Nuggets from Occult Invasion—A Serious Delusion |

Dave Hunt

Jackson has been able to convince himself that he hasn’t really rejected Christianity; he has simply broadened his horizons to realize that the Bible is only one of many religious books, all of which he treats with equal respect. Thus he can rationalize that he has actually become more spiritual through embracing all spirituality, including native American spirituality and Zen Buddhism and Hindu concepts, together with anything else that seems to work. He writes with no sense of irony:

“The day I took over the Bulls, I vowed to create an environment based on the principles of selflessness and compassion I’d learned as a Christian in my parents’ home; sitting on a cushion practicing Zen; and studying the teachings of the Lakota Sioux…. Even for those who don’t consider themselves ‘spiritual’ in a conventional sense, creating a successful team—whether it’s an NBA champion or a record-setting sales force—is essentially a spiritual act.”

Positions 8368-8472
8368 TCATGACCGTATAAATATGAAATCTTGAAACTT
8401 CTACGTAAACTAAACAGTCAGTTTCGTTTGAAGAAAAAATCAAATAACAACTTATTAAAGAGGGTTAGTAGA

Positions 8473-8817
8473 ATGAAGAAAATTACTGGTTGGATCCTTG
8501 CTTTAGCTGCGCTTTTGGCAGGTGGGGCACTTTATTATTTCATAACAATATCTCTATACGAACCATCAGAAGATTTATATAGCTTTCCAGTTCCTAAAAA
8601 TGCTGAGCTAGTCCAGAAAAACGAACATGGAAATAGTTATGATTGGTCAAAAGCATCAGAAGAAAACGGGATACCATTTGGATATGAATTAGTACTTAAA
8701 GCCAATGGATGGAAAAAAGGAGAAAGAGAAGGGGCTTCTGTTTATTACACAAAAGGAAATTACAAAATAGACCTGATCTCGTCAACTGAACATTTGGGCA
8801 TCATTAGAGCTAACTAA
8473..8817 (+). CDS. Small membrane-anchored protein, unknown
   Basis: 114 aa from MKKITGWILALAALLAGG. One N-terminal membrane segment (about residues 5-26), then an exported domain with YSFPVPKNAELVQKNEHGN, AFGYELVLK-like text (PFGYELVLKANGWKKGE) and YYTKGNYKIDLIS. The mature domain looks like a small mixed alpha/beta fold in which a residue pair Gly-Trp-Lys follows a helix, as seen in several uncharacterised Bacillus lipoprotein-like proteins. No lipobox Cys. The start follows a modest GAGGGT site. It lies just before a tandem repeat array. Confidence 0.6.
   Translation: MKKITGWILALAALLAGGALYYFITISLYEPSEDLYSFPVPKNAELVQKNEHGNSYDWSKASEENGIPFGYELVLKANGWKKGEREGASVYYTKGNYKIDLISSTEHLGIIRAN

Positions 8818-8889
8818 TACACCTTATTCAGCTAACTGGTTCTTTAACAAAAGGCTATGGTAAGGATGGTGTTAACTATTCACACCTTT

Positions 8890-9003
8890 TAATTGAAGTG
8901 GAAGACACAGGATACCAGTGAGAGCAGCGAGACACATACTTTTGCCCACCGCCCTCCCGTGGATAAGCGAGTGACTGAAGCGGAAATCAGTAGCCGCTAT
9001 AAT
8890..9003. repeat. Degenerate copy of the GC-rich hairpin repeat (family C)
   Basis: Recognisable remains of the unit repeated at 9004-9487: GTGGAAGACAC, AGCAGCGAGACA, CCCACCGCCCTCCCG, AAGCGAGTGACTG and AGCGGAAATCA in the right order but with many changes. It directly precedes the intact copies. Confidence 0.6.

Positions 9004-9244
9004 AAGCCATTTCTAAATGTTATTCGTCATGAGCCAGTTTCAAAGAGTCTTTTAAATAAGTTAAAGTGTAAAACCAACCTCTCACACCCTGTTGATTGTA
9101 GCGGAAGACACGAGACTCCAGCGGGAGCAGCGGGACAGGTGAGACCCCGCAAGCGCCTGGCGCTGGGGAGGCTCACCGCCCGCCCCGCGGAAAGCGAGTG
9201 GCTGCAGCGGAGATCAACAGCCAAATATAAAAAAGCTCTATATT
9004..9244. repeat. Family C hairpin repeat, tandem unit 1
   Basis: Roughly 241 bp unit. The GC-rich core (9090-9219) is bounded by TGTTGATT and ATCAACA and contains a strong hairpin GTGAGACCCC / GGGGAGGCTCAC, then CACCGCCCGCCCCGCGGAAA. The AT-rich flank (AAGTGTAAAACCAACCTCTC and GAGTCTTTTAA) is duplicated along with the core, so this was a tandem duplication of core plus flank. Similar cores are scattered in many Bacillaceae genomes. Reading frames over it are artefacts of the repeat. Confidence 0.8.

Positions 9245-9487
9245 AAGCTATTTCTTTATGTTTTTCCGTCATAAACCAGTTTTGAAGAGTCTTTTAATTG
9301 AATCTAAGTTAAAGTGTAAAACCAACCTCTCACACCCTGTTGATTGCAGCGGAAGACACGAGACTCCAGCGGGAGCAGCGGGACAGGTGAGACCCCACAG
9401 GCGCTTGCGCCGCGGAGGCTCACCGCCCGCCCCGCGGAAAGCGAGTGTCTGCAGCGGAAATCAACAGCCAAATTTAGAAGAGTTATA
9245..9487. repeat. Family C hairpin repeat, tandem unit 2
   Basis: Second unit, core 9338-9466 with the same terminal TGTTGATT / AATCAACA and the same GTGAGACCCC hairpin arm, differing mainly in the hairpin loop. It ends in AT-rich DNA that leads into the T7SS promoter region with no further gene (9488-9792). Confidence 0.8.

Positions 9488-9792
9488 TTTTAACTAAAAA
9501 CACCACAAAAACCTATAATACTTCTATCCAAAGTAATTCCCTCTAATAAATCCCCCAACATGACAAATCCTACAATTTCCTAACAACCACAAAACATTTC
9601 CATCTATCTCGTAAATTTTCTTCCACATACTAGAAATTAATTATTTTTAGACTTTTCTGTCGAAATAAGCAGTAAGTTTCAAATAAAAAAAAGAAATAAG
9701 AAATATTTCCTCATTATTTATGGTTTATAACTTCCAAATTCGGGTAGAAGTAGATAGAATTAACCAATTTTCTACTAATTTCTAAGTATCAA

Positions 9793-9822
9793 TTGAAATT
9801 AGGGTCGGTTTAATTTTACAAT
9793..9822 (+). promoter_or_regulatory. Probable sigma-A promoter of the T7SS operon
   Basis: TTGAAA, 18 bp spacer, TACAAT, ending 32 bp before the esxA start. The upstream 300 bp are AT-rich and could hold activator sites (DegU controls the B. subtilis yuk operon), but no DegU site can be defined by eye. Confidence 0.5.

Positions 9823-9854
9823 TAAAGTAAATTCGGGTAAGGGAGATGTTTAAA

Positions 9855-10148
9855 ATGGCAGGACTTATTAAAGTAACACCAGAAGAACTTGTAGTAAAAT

The greatest example of “selflessness and compassion” he could have learned from his parents was Christ’s giving of Himself on the cross to die for our sins—but Jackson has rejected Christ for Zen and native American spirituality. Phil Jackson’s new spirituality is completely at odds with the Christianity he once espoused, as are the native American spirituality, Zen Buddhism, Eastern meditation, and other religions to which he is now “open.”

Jackson is not alone in his trashing of Christianity. He is joined not only by other NBA coaches such as Orlando’s Pat Riley, but by many pastors and seminary professors. A London, England, newspaper recently noted, “Liberal Anglican and Catholic clergy will today address a meeting of pagans and witches in an attempt to establish ‘common ground.’” The Salem, Massachusetts Religious Leaders Association “officially welcomed a high priest witch to its ranks. An Episcopal priest said nobody in the interfaith clergy group could think of any compelling reason to exclude the witch.”